The legacy of Lehman’s collapse can only be understood by viewing it in the context of ongoing financial risk, erroneous money-printing and the rise of protectionism and populism – and it is a chapter that is far from over
Ten years on from the bankruptcy of Lehman Brothers, it is apt to reflect on the financial crisis’ catalyst. Yet, while a decade makes a good time-frame, it is by no means the end of this chapter. The real answer to ‘what was the impact of the collapse of Lehman Brothers?’ is ‘it is too soon to tell’.
The reason for this is not that that particular bank’s collapse was so cataclysmic that we will never be able to see beyond it. It is too soon to tell for two reasons: the economic and social change the financial crisis triggered is ongoing and the side-effects of the monetary medicine prescribed by governments and central banks following the crisis, have not worn off. These two themes are intertwined and underpin the current status quo in myriad ways.
Firstly, how significant was it? At the time the reverberations of Lehman Brothers’ $600 billion bankruptcy threatened to tip the whole financial system over the edge; much has been written, then and now, but one recent revelation is particularly illuminating: A year before Lehman the then BBC business editor Robert Peston, defended his decision to report on the state of Northern Rock, just before a bank run and collapse some accused him of precipitating. “If I had not reported that event, I would have been guilty of playing God in an incredibly patronising way. I’d have been effectively saying that adults were not capable of understanding the significant information and that would have been an appalling thing for any journalist to do.”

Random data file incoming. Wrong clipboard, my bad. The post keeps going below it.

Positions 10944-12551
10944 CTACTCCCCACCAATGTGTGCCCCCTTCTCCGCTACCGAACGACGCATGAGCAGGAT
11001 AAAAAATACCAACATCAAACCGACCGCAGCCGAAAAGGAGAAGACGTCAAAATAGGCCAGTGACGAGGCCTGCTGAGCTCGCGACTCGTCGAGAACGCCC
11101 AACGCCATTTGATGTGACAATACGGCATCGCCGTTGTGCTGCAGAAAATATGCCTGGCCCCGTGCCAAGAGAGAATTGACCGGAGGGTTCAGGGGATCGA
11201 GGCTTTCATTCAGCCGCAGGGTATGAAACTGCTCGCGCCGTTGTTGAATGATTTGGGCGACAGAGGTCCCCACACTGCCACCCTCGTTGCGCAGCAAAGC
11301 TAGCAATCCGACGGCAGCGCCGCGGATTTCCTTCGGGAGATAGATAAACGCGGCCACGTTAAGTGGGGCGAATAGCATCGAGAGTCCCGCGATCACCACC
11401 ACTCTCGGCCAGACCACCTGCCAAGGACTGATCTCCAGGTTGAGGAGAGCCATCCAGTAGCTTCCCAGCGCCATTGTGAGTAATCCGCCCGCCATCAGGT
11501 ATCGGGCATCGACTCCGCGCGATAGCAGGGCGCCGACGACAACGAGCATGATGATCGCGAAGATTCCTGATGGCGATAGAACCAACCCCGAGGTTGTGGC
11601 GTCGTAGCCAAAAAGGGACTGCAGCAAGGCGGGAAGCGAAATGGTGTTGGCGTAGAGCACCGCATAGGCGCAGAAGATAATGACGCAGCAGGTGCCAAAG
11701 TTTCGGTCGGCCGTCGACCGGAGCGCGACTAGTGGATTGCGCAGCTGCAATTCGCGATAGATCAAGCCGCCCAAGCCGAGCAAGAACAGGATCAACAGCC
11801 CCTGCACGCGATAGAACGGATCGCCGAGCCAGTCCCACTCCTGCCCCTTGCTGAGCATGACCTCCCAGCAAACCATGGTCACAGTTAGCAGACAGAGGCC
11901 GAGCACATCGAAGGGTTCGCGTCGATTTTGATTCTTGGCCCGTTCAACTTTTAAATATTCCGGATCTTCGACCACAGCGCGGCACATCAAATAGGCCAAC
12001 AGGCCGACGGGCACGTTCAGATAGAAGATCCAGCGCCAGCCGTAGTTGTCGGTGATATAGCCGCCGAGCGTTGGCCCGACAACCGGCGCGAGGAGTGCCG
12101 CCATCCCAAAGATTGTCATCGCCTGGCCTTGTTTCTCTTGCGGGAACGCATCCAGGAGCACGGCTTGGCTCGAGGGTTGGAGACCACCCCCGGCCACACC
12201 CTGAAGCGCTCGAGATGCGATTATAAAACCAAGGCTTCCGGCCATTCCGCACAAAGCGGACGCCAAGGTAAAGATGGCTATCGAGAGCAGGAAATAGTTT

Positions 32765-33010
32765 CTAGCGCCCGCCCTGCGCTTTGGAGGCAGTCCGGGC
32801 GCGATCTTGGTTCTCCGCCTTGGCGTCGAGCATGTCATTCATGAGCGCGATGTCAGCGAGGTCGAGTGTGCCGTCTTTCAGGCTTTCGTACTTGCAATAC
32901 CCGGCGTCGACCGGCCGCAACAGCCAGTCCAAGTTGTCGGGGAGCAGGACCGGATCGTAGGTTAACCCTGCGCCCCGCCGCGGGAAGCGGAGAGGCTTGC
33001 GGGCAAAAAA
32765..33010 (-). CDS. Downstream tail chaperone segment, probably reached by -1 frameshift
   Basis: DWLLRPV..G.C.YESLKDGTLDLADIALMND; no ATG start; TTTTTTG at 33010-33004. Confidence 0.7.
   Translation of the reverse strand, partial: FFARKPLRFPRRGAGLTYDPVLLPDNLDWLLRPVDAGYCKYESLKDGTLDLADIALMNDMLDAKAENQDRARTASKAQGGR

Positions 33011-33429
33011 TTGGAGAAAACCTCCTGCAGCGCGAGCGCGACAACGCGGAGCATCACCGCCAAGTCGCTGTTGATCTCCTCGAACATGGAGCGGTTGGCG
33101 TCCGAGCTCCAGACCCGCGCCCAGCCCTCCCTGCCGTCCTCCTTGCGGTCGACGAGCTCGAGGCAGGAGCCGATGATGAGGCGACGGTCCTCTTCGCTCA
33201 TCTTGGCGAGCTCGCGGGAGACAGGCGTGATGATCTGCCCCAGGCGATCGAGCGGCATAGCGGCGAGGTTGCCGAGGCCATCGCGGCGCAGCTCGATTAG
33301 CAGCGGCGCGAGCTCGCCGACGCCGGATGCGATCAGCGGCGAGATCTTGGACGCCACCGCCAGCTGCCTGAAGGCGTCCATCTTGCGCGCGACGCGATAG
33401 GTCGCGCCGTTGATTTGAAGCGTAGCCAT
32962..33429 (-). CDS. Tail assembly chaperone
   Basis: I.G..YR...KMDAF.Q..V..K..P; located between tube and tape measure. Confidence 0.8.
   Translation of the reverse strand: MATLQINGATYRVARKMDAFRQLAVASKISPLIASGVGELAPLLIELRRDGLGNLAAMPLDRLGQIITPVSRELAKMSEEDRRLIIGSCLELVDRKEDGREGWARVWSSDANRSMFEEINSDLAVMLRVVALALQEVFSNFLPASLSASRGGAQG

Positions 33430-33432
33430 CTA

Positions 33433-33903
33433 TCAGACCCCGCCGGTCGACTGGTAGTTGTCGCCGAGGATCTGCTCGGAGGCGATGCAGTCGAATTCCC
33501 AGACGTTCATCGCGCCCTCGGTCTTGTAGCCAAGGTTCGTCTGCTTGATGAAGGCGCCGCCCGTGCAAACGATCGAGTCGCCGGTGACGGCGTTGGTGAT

Conversely, this week The FT’s chief markets commentator and Long View columnist, John Authers, admitted he chose not to report a bank run taking place on Wall Street two days after Lehman declared bankruptcy: “Was this the right call? I think so. All our competitors also shunned any photos of Manhattan Bank branches. The right to free speech does not give us the right to shout fire in a crowded cinema…” We don’t know if other journalists would have reported this but, clearly, by September 2008 the crisis-point juncture of Lehman’s collapse was leading to economic, survivalist, decisions being made on every level.
This makes the Lehman collapse that rare thing: genuinely poignant. Whether it was indeed seminal in the subsequent play-out of the financial crash becomes academic. It so epitomised the zeitgeist that it became a hook on which history could swing. Indeed, the images we all remember of suited young professionals carrying small, laden cardboard boxes, arguably, gave such a shock of a broken system that they allowed the preconception for bank bailouts.
However, happening too slowly for television cameras, but more poignant, were the wary steps of Spanish doctors beginning their medical careers by spending five years waiting London cafe tables and the 800,000 British children slipping below the poverty line as the global recession and austerity that paid for those bank bailouts bit.
Context is everything. Lehman and the contraction it encapsulated, matter because it lost investors’ capital, but it matters much more because it took away prospects for the many more people who were not investors, meaning they are unlikely to be ever become real stakeholders in the financial system.
This is for two, not unrelated, reasons: Firstly, the recovery in the West has not been enough for people to see their real income increasing – on both sides of the Atlantic, wage growth is being outstripped by the cost of living.
Secondly, the money printing program (quantitative easing) embarked upon by the world’s leading central banks in order to keep the global financial system moving and ‘liquid’ following the crash, has led to a massive rise in asset prices and a further centralisation of finance in the multi-national establishments whose recklessness caused the initial crash.